Turning to Page 7. We will move up to #5 share position in Williamson County. Tennessee's most vibrant market will remain our largest market, representing 38% of our pro forma deposit base.

Our pro forma deposit bases can be seen on Page 8. Although this cost of deposits will increase by approximately 7 basis points as a result of FAB acquisition, our mix of CDs and brokered deposits will decline.

Flipping to Page 9, you can see that this increase in our cost of deposits is more than offset by an 18 basis point increase in our loan yield of 5.56% on a pro forma basis. The higher yield on First Advantage's portfolio is attributable to mix of higher yielding manufactured home loans. As DeVan previously noted, this portfolio will represent about 8% of our total loans, providing an attractive risk-adjusted profile for our overall portfolio.

Pages 10 and 11 provide a summary of the transaction terms and key assumptions. Based on last night's closing price for Reliant's common stock, the total deal value represents 152% of tangible book value, 15.3 expected to be -- times expected 2020 earnings, and 8.6x 2020 earnings including cost synergies on a fully phased-in basis.

Given system's conversion date in May of 2020, we believe cost savings of 35% of FABK's expense base will be achieved in 2021 and possibly evident in the fourth quarter of next year. Merger-related charges are expected -- estimated to be $14.2 million. The gross loan mark of $14.1 million represents about 2.3% of First Advantage's loan portfolio.

On -- our pro forma capital and liquidity ratios remain strong, and while our rate [isn't contemplated to] this point, we will opportunistically evaluate the capital markets on an ongoing basis.

With that, I will turn the call back over to DeVan.

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DeVan D. Ard, Reliant Bancorp, Inc. - Chairman, President & CEO [6]

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Thanks, Dan. The proposed acquisition of First Advantage is a tremendous opportunity for our company. In a methodical and disciplined way, we're expanding our geographic reach and our product capabilities while providing strong expected returns to our shareholders. We're very excited about the opportunities that are in front of us and the improved performance that we believe will be delivered by our team as a result of this partnership.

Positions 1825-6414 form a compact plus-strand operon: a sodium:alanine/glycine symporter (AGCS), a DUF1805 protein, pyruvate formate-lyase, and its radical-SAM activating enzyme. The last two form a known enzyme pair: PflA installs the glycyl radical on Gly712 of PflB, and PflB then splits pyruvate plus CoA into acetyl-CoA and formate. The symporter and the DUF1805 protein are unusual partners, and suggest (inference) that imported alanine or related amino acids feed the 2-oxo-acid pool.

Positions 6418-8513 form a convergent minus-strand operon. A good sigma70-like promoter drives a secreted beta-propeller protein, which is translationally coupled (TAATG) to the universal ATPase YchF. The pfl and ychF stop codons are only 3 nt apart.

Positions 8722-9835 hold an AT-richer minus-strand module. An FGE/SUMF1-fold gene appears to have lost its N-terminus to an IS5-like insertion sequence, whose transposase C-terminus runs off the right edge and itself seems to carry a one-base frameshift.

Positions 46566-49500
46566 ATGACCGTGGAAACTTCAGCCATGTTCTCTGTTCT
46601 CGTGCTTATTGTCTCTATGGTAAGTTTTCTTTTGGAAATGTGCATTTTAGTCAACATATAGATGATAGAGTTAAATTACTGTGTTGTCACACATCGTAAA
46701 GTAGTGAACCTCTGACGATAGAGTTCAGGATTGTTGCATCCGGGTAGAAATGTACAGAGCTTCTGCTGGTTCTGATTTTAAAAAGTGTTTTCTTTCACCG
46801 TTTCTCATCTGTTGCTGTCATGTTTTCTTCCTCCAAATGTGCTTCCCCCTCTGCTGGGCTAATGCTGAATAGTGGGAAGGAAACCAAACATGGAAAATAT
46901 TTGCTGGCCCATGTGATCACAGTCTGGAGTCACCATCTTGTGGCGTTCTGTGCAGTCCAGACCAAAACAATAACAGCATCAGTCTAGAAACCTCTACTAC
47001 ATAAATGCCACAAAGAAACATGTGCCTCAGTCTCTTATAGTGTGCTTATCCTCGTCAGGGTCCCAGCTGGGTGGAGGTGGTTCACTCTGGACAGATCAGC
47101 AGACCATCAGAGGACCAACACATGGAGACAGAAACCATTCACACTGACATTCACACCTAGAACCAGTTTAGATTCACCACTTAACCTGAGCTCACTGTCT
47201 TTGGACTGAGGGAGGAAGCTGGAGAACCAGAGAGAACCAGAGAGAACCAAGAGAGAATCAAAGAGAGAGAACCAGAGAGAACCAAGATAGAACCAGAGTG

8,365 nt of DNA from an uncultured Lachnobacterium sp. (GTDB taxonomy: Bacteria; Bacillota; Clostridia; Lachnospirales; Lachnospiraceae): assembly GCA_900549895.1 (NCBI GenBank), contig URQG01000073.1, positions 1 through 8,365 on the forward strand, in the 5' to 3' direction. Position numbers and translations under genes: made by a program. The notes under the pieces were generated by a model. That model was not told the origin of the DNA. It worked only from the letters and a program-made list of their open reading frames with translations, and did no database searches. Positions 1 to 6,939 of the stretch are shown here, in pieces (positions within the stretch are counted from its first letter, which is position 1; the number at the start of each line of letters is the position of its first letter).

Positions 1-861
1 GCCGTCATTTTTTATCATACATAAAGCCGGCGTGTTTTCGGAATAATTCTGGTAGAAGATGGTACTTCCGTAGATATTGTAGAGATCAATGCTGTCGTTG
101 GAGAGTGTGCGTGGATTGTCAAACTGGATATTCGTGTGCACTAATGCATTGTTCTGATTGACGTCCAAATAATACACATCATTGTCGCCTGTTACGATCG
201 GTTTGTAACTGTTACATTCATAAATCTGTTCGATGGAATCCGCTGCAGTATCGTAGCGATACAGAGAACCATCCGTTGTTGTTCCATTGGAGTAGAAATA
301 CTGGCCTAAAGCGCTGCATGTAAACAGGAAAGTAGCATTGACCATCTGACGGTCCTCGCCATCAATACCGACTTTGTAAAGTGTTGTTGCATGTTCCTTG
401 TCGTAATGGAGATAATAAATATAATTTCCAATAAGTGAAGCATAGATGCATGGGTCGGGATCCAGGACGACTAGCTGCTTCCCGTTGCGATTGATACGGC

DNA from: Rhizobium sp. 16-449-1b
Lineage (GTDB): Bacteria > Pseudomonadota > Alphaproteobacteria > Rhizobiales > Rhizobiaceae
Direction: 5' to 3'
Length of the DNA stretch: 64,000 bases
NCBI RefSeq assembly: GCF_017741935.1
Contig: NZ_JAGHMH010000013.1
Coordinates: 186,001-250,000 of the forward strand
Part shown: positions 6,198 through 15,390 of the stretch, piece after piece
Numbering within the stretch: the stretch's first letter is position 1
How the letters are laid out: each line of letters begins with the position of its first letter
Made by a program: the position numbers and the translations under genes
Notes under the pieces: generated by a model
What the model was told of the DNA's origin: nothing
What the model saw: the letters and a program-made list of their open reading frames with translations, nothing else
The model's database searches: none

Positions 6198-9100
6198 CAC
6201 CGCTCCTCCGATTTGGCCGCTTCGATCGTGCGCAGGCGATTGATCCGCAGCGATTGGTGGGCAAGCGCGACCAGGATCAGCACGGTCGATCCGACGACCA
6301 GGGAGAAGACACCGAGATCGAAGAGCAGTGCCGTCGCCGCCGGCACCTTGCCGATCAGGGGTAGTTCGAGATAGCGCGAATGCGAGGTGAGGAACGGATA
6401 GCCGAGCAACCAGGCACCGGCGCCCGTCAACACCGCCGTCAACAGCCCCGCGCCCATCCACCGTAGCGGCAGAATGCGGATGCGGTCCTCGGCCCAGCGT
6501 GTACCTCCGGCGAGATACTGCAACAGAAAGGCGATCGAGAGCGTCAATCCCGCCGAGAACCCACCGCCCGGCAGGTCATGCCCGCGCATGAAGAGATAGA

Operator, I'd like to now open the call for questions.

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Questions and Answers

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Operator [1]

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(Operator Instructions) We'll take our first question from Catherine Mealor, KBW.

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Catherine Fitzhugh Summerson Mealor, Keefe, Bruyette, & Woods, Inc., Research Division - MD and SVP [2]

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Congrats. Exciting morning for you all.

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DeVan D. Ard, Reliant Bancorp, Inc. - Chairman, President & CEO [3]

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Yes.

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James Daniel Dellinger, Reliant Bancorp, Inc. - Executive VP & CFO [4]

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Thank you.